COOPER: Yes, Van, just logically, I mean, I guess he is referring to what he would call the left-wing media, anybody who he is not actually speaking to, but -- so he is saying that the left-wing media is influencing Republican voters not to vote for him.

VAN JONES, CNN POLITICAL COMMENTATOR: Yes, look, it is kind of sad. I mean, he -- to the contrary, the media -- the establishment media was jumping up and down. I mean, way before even launched, breathless, oh, maybe it won't be Trump, maybe it'll be DeSantis.

And of course, I thought that was kind of weird, since I thought DeSantis was probably worse than Trump. But I mean, he got the biggest build up, the biggest support. I mean, it was nuts. It was, you know, DeSantis mania for months and months.

Then he launches his campaign, it was just like this little pfft. So he got more support from the mainstream media than any Republican has ever gotten. He just couldn't convert.

And by the way, you're exactly right, Anderson, who in the Republican base is listening to mainstream media in the first place? He is getting killed by his own people, because his strategy is dumb. He tried to run to the right of Donald Trump, when there's a big space to the moderate center of Donald Trump. He ran away from his natural constituency, and now he's failing.

And to the Congressman's point, rather than being a grown up and saying, maybe I should change, he just wants to cry about it.

COOPER: It sounds like Congressman, that strategy may be changing a little bit, according to "The Wall Street Journal," DeSantis is reportedly now planning to do interviews around a series of policy proposals that he is laying out in the coming weeks.

I mean, is that an acknowledgment that what he's been doing so far isn't working? I mean, now they're sending his wife out solo on the campaign trail, because I guess, among voters, she has shown some traction.

KINZINGER: Yes, it is probably an acknowledgment that he'll never acknowledge, again, probably tactically shouldn't, but it is also, you know, nobody is ever at fault, you know, except for -- I mean, everybody is at fault except for him.

So, yes, I think, look -- I think it would actually be good for the debate if he does pivot to issues. People want to know where he stands on. You know, when he signed the abortion ban in Florida, for instance, kind of did it in the dead of night. These are issues he needs to come out and talk about and defend his positions.

Anybody running for president anywhere needs to come out and defend their positions, but I think the big issue is this. I can't remember at least in my life, anytime, an almost guaranteed frontrunner or a significantly talked about frontrunner, as early as Ron DeSantis was has ever advanced to end up being that person. I mean, you think back, you know, the early days of Governor Bush, Governor Scott Walker, that's the nature of it, and he was built up far too much, far too fast. And he doesn't have -- I don't mean this meanly -- he just doesn't have the personality or the acumen to be able to follow through on that.

COOPER: Van, the Congressman alluded to it a little bit, do you think it's a mistake for DeSantis to try and run to the right of former President Trump? Has that been a mistake?


JONES: Oh, only because there's nothing there but a ditch. I mean, you can't go -- you can't out-Trump Trump. The Congressman just said it.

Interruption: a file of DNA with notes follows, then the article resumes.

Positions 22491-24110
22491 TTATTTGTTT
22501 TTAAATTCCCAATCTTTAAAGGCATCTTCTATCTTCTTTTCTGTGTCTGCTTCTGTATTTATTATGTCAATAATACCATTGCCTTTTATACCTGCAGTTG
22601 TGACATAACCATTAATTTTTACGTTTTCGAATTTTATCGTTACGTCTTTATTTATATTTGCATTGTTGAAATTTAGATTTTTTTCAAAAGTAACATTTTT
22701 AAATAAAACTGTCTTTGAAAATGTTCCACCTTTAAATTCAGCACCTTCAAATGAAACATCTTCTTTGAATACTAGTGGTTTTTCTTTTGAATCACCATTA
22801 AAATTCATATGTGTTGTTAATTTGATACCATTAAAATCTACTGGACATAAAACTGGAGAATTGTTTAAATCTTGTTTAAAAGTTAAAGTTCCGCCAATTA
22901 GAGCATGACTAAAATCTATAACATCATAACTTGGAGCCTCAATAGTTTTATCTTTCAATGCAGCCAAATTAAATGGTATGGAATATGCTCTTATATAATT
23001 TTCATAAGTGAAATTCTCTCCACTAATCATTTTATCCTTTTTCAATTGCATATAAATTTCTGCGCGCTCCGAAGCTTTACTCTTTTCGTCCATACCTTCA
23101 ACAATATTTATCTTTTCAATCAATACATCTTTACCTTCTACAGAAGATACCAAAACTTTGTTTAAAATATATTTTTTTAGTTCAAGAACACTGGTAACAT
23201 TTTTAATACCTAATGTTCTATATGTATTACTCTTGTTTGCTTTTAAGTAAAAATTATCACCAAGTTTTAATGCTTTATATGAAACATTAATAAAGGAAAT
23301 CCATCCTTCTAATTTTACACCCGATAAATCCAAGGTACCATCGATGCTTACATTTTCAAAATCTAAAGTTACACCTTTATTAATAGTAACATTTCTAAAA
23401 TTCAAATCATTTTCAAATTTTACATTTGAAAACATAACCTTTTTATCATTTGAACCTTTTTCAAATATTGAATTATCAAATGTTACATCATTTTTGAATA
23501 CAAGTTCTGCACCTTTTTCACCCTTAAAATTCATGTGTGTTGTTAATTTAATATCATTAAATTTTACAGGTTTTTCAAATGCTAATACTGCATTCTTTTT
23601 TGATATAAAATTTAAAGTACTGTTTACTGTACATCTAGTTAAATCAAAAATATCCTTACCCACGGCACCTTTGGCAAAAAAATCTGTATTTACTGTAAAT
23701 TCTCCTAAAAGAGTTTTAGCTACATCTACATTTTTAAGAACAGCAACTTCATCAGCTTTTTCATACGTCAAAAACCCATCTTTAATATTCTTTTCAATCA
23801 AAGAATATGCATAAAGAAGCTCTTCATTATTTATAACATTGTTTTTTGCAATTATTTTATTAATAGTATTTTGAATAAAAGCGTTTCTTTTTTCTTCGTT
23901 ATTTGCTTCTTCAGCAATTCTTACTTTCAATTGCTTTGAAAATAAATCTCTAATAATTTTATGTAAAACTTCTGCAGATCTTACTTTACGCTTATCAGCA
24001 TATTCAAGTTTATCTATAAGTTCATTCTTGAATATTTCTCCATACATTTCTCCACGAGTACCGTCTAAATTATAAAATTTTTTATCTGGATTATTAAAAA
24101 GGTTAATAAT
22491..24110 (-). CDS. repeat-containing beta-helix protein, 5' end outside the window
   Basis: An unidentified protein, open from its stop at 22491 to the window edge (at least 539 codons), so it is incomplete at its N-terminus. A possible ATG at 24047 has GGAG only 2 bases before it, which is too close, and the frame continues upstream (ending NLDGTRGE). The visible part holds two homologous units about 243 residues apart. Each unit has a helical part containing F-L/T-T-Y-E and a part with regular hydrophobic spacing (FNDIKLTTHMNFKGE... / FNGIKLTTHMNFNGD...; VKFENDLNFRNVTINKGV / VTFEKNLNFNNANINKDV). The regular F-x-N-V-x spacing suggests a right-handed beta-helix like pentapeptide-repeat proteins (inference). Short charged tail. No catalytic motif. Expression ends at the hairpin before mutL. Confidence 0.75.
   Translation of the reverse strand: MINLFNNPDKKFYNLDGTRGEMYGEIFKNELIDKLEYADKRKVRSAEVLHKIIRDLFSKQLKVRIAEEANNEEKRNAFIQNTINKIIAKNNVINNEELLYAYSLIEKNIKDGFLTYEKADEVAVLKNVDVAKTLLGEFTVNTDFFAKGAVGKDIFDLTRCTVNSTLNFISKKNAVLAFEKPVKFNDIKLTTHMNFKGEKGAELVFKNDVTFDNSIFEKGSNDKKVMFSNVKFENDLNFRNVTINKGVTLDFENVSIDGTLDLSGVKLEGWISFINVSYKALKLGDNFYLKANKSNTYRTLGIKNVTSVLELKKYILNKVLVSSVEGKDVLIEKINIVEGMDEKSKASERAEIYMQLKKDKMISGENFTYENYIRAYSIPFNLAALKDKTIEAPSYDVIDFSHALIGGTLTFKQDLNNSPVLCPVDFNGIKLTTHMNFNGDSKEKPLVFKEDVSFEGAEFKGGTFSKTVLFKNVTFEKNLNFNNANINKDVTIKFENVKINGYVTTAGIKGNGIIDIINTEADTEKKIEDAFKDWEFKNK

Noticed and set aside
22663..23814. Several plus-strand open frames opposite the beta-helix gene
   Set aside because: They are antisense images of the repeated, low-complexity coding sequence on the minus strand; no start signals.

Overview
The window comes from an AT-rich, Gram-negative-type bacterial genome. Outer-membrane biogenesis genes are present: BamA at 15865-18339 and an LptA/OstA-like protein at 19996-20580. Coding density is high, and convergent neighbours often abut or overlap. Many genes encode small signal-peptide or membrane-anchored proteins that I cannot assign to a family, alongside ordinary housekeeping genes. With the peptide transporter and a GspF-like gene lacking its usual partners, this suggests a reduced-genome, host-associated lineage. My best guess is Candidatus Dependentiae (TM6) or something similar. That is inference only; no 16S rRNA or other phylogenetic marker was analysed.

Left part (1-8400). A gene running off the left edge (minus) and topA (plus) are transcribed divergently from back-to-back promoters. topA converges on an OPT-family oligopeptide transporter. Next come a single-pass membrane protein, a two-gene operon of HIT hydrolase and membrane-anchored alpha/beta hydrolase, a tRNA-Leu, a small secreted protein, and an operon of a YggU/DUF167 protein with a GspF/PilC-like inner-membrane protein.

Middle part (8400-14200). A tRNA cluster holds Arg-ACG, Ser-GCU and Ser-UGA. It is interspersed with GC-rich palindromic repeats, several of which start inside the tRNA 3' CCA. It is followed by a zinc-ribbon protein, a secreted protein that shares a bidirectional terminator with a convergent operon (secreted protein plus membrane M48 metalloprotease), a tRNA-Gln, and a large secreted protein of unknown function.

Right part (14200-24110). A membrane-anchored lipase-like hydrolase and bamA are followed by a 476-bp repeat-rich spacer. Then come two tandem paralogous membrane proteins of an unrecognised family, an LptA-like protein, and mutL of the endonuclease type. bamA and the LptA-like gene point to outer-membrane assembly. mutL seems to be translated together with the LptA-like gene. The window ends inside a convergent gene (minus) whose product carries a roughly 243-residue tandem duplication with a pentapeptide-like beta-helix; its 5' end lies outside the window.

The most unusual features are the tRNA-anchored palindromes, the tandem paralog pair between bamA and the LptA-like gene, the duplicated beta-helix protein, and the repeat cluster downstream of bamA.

When you look at the people who are available in his party to vote against Donald Trump, it is the people who would maybe admire the competence of a governor who has gotten a lot of stuff done, but not people who are more extreme.

And so he's done this bizarre thing, where it's -- I guess, there's some narrow slice of people who just don't think Donald Trump is mean and horrible enough, but I haven't found them yet and nor can the pollsters, and so that is what is showing up. He has got a terrible strategy to get the nomination. And, you know, it's just the bottom line.

COOPER: Van Jones, appreciate it. Adam Kinzinger as --

KINZINGER: Anderson, you know what -- I was just going to say real quick. I think, he at the very beginning just thought Trump was going down, and he needed to carbon copy Trump. The problem is Trump's not going down.

COOPER: Do you? I mean, how much does just being a nice person matter on the campaign trail, in national politics, do you think, Congressman? Or somebody you want to have a beer which is the old saying about you know, George W. Bush.

KINZINGER: It hasn't lately -- yes, it hasn't lately, but actually, I mean, if you think about it, people like Donald Trump's personality that like it, you know, they think he's funny and everything else. I'm not a fan of it.

But I do think people have to feel like they like you, you're relatable. He doesn't -- he doesn't exude that. He doesn't have that vibe, obviously.

Donald Trump somehow figured out a way to be a billionaire totally out of touch with America and exude that vibe, but Ron just hasn't.

COOPER: Congressman, appreciate it. Van Jones as well.

Up next, devastating flooding, roads and even stairs turned into rivers. A look at the damage in parts of the Northeast and where it may be moving next. (COMMERCIAL BREAK)


COOPER: Across parts of America's Northeast, more than nine million people under flood alerts over the past two days. Intense rain and flash flooding, leaving homes in ruins, also roads and cars washed away. Take a look at a scene in Pennsylvania on Sunday.


COOPER: In a moment, we'll get a live report from Vermont. First, the latest from CNN Meteorologist Chad Myers.


CHAD MYERS, CNN METEOROLOGIST (voice-over): Vermont, already incredibly hard hit and it's still raining. The state's Search and Rescue Coordinator says some towns are inaccessible at this point.

MIKE CANNON, VERMONT URBAN SEARCH AND RESCUE TEAM: We have a swift water team in that area trying to gain access so we can continue doing welfare checks.

MYERS: So far, at least 50 people have been rescued as roads are washed out and rivers continue to rise. Neighboring Massachusetts sent their emergency task force members to help out.

UNKNOWN: It's going on for days and that's my concern.